That’s what the headlines of Slovakia’s papers should say. But again they don’t. Still, what we get now is better than before since the nature of differences in polling methods in Slovakia has begun to seep into the Slovak press. Now at least the major sources specifically mention the poll by name in headlines before announcing the exciting “news” that certain new parties will not get into parliament. Pravda announces “Median: SaS and Most do not pass into parliament” while SME says almost the same thing: “Median Poll does not let SaS or Most-Hid into parliament” and TA3 writes “Median SK: SaS and Most would not get into parliament” and both SME and Pravda mentioned somewhere in the article that this differed from the results of other polls.
This is better than nothing, but not good enough. The Dashboard contains the results including February Median poll, and what that shows is the following:
- Median remains far from the other major pollsters on 3 important parties: SaS, Most-Hid and SNS. This is probably because of the poll’s method of not listing party choices for respondents and requiring them to name a party without prompting. It may be that Median is right in doing this and that the others are wrong, but Median’s past performance in predicting elections (worse than the other major pollsters: http://www.pozorblog.com/?p=684) suggests not. So its predictions of parliamentary failure for Most-Hid and SaS, must be taken with a large grain of salt.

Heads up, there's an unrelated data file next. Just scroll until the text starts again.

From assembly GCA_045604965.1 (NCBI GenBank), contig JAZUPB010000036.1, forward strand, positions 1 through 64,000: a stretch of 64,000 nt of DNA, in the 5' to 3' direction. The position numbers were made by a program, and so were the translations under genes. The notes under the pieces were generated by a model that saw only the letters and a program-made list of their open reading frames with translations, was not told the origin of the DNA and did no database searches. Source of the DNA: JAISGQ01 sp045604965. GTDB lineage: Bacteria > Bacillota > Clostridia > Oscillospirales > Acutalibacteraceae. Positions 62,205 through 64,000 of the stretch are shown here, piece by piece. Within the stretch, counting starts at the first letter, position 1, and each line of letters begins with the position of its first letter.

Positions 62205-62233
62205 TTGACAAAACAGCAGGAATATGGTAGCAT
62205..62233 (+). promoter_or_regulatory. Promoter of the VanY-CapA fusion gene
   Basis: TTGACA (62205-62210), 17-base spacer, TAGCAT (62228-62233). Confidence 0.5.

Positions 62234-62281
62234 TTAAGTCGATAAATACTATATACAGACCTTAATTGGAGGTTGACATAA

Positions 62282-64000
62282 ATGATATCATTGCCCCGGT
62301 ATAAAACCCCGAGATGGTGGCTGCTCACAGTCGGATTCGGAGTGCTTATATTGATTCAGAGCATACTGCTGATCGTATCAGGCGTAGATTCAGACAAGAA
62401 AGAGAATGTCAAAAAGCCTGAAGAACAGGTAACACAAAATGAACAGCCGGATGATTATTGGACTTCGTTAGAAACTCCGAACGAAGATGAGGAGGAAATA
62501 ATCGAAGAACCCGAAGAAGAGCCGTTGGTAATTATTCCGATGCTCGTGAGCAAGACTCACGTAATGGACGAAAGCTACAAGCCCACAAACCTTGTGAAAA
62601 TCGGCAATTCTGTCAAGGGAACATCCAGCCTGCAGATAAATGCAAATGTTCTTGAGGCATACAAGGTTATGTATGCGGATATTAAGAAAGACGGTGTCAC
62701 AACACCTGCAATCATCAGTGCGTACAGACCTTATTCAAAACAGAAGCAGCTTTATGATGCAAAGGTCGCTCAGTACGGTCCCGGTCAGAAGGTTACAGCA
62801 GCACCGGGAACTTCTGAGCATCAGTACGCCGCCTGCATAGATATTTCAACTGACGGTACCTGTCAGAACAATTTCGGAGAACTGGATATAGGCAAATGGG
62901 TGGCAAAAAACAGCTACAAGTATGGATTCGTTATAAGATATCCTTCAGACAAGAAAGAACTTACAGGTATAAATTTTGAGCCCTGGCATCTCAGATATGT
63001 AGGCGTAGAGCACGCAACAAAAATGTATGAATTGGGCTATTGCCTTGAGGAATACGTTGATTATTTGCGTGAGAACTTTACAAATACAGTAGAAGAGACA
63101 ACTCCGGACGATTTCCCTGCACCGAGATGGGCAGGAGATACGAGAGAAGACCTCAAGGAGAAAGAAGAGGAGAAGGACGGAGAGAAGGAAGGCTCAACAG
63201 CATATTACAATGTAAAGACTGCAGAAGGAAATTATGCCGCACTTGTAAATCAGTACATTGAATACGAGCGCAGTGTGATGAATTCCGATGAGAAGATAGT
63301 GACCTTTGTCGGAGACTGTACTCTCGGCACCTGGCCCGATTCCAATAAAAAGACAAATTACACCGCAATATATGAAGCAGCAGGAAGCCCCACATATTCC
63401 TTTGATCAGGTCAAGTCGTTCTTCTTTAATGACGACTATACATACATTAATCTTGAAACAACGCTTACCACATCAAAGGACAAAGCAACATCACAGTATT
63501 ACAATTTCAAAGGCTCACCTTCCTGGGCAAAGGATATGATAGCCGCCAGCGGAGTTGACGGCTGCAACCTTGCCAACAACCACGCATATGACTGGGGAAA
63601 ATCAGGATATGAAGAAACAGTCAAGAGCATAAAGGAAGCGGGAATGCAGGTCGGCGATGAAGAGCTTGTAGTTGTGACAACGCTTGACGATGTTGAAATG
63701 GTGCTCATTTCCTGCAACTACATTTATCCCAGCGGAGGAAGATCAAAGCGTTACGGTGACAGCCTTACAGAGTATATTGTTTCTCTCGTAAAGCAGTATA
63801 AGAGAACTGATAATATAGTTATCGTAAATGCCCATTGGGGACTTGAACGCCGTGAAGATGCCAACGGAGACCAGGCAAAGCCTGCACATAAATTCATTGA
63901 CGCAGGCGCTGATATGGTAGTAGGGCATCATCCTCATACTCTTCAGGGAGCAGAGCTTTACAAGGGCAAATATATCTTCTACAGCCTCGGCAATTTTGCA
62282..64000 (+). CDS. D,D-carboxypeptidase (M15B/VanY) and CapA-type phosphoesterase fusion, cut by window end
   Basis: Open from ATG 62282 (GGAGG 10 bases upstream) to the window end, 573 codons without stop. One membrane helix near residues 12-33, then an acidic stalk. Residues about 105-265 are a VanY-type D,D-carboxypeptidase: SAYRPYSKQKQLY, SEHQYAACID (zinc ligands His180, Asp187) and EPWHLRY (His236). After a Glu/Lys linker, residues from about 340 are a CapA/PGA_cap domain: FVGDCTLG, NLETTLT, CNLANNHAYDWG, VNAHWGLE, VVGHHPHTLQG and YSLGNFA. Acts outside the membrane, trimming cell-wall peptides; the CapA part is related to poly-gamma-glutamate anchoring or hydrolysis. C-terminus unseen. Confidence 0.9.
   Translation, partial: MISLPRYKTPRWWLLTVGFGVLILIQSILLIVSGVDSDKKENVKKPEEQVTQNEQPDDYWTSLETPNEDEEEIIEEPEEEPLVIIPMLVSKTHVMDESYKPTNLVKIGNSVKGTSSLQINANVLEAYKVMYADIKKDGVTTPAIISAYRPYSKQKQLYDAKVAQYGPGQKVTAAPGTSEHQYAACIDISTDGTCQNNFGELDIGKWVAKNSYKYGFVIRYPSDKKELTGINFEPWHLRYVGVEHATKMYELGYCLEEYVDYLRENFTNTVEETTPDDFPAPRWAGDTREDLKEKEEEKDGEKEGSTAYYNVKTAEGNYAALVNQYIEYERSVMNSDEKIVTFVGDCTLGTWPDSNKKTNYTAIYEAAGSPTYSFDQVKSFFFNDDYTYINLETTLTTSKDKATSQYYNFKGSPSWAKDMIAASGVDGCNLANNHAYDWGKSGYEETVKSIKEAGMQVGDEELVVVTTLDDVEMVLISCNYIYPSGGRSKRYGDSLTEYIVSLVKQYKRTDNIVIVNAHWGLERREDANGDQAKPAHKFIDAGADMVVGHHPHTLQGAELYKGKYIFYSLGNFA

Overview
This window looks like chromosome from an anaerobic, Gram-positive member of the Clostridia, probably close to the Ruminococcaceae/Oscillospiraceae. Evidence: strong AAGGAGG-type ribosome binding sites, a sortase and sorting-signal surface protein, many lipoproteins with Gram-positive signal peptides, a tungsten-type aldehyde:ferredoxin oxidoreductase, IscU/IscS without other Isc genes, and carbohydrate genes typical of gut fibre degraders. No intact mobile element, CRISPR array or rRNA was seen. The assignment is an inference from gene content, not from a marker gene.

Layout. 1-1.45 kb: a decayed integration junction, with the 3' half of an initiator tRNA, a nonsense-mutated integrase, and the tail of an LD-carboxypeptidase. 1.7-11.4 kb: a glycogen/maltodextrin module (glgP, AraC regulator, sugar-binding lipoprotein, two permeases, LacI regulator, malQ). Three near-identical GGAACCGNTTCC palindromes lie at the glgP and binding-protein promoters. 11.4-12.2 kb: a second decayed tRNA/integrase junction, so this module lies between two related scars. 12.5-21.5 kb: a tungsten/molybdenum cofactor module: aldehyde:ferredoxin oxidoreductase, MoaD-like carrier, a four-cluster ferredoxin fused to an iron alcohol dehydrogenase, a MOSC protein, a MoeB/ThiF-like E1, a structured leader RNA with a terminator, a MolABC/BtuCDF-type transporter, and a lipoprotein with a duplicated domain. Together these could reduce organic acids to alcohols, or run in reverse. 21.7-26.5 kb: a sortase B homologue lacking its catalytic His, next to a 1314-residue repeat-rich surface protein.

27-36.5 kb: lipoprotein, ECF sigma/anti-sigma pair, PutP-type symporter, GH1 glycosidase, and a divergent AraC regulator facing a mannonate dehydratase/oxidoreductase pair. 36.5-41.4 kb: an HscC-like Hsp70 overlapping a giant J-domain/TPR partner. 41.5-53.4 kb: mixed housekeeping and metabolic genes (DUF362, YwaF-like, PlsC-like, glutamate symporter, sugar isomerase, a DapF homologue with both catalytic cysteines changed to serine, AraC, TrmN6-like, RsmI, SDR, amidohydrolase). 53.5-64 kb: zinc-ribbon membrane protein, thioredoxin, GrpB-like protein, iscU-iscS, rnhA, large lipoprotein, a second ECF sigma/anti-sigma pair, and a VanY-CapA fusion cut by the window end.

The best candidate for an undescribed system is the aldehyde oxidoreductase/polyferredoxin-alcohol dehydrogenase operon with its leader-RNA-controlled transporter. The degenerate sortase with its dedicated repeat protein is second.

- SaS: Despite its raw numbers, Median confirms the upward trend of SaS. Median has always polled low for SaS but even with this the party now is near the threshold even for that pollster and shape of the lines (if not their locations) are roughly the same. All major pollsters show the party with a big upward jump in January or February:
- SNS and HZDS. Likewise despite differences in raw numbers, Median shows a significant downward shift for both SNS, conforming to the trends in other surveys. HZDS is now at the lowest level it has ever been in available Median polls (2005) and SNS is at its lowest level since 2007. If Median had not showed these declines, it would be worth looking twice at the others, but the unanimity here cannot be good news, even if its raw numbers might hearten Meciar and Slota by suggesting that they are actually several steps short of the abyss.
Otherwise Median numbers are not wildly different from those of the other pollsters: in Median, as in FOCUS but not in the other two, Smer showed some recovery in February, and MKP-SMK showed signs of stabilizing above the threshold. SDKU and KDH moved little.
Congratulations to the major papers for noticing that polling firms are different, but they still have work to do if they don’t want to miss the big story.